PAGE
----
It has called in law firm Freshfields Bruckhaus Deringer and is in the process of commissioning a firm of accountants to investigate what has been going on.
In a statement to the Stock Exchange, the company said that “the board believes that any adjustment to inventory value will have no cash impact and will relate to prior years”. It added that the review would be completed in “an efficient and transparent manner” and the market would be kept informed as appropriate. Beyond that, it would not be commenting.
KPMG, Ted Baker’s auditors for the past 15 years, declined to comment. However, the value of inventory was one of the risks the firm highlighted in its auditor’s report on the 2018 financial statements.
The Big Four firm explained that the valuation was a risk because it was subjective. “Inventory is carried in the financial statements at the lower of cost and net realisable value. Sales in the fashion industry can be extremely volatile with consumer demand changing significantly based on current trends. As a result, there is a risk that the carrying value of inventory exceeds its net realisable value.”
The inventory had been valued at £225.8m which was substantially higher than the figure of £187.2m in 2018. KPMG goes on to explain that the procedures it followed were designed to challenge the adequacy of Ted Baker’s provisions against inventory by seasonal collection.
These included testing on a sample basis the design and operation of controls related to inventory stock counts and purchases, and the appropriateness of the classification of items on the stock ageing listing by season.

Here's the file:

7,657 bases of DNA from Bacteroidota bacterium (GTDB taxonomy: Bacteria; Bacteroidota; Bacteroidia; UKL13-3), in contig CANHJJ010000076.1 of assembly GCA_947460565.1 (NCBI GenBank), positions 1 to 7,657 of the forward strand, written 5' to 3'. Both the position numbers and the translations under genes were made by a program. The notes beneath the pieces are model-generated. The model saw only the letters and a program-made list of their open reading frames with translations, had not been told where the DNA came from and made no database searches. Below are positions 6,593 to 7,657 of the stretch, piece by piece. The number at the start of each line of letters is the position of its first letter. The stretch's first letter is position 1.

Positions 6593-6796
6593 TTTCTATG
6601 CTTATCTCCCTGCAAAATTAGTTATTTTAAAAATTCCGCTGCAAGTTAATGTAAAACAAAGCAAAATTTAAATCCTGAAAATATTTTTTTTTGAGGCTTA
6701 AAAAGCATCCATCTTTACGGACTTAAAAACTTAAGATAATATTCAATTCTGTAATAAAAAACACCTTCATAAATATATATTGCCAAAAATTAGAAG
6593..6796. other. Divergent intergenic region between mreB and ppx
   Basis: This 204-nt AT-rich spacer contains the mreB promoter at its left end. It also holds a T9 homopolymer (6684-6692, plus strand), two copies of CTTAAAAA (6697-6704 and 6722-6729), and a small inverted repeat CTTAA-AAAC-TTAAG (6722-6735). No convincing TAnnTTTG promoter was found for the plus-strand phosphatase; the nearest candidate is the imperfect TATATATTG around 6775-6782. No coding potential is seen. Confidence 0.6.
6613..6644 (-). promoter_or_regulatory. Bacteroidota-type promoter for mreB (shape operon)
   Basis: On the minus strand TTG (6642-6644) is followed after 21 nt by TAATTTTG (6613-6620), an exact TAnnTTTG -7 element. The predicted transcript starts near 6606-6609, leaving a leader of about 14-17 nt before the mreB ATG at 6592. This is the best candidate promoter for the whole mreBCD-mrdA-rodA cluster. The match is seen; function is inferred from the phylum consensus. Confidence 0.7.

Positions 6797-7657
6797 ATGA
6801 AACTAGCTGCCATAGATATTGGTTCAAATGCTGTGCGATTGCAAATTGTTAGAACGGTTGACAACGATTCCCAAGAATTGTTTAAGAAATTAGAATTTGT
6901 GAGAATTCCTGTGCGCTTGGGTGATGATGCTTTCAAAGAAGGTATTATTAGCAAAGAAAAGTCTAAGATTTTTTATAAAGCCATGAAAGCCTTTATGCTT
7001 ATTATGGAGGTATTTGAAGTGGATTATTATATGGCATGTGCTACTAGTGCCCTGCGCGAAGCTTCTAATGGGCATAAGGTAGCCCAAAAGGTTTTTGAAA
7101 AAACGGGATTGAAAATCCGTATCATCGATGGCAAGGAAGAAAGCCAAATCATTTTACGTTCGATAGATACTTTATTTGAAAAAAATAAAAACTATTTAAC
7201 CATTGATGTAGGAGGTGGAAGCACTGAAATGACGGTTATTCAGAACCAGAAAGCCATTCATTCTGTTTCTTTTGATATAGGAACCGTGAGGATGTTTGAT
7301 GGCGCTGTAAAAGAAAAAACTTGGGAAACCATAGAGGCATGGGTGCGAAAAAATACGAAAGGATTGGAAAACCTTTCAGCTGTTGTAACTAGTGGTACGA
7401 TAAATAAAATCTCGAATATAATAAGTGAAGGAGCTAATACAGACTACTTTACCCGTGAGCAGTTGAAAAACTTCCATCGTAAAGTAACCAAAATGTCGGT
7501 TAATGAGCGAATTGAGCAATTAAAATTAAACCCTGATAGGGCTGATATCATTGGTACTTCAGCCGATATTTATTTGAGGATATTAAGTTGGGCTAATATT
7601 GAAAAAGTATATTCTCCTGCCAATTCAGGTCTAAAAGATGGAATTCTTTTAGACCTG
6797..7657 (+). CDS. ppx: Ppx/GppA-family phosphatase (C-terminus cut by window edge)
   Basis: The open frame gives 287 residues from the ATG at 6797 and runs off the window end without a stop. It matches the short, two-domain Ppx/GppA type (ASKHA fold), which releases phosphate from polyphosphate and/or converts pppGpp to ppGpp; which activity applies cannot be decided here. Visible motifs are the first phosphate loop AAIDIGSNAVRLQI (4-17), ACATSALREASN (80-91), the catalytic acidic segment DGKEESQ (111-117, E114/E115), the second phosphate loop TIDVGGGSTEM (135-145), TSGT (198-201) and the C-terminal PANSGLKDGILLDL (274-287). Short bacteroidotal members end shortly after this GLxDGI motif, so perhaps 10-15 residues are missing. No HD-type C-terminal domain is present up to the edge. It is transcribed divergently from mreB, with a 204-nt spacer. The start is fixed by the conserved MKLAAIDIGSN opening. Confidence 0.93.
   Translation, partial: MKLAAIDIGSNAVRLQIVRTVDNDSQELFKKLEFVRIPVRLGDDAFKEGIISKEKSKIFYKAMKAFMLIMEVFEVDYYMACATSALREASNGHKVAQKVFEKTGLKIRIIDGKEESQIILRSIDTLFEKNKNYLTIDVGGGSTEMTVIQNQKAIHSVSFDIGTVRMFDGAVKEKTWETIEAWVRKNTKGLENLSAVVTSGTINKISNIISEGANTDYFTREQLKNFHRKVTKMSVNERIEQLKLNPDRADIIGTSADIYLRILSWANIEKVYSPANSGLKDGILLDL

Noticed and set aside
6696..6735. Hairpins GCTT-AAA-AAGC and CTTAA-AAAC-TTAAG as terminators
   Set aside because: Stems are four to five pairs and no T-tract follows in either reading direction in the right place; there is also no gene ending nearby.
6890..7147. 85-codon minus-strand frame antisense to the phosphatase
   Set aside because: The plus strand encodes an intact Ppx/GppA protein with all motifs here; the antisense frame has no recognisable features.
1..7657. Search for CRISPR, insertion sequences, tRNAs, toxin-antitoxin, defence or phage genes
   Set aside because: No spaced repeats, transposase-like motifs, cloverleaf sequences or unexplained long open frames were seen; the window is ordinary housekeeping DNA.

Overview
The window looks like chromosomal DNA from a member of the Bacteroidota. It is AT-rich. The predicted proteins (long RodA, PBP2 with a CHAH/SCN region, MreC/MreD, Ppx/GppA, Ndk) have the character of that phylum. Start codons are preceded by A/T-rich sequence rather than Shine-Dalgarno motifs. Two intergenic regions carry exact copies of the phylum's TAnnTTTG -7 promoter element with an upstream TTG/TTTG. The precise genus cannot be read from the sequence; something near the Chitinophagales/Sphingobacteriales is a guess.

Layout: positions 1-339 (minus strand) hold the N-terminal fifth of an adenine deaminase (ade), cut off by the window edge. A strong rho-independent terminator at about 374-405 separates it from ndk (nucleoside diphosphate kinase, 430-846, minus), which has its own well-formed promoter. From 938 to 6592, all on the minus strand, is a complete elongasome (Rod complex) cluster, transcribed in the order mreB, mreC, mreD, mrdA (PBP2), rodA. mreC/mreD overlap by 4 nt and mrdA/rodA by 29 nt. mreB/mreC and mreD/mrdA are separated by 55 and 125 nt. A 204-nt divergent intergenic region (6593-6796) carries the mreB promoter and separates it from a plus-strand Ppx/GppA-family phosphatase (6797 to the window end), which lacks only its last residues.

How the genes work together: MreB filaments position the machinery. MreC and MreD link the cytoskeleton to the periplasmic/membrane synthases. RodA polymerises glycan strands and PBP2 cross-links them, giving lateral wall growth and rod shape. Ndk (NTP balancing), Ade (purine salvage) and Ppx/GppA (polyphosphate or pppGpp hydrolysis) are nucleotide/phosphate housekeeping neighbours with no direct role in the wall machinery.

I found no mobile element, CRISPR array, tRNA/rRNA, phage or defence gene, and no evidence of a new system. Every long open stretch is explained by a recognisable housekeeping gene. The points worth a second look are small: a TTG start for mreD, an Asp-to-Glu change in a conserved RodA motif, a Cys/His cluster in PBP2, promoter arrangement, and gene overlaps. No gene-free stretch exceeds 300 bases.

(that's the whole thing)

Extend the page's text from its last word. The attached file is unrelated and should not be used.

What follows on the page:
The auditors also evaluated the current year provision by assessing historical trends, including the group’s historical trading patterns of inventory sold at full price and inventory sold below full price through alternative clearance routes, together with the related margins achieved for each channel.
KPMG added that it had used its business understanding, based on its knowledge of Ted Baker and its market, to assess “the appropriateness of the provision percentages applied by challenging the assumptions made by the directors on the extent to which older season inventory can be sold through various channels”.
After considering the evidence it had gathered, the firm decided that the level of provisioning was acceptable.
Like many other retail chains, Ted Baker has been in the doldrums recently: not only was it forced to issue profit warnings ahead of the publication of its 2018 financial statements, but it lost its founder and chief executive, Ray Kelvin, in March after allegations of misconduct, including “forced hugging”.
In August, its CFO of 17 years, Charles Anderson, resigned to join Mulberry and was replaced by former Debenhams CFO Rachel Osborne at the beginning of November.
She arrived shortly after the group announced a pre-tax loss of £23m in the first six months of the financial year, following a 2.9% fall in in-store sales and a 1.3% fall in online sales.
The value of the group’s shares have plummeted from 1,876p to 360p (down 83%) since the beginning of the year.
KPMG earned £445,000 from Ted Baker’s audit and other assurance services in 2018.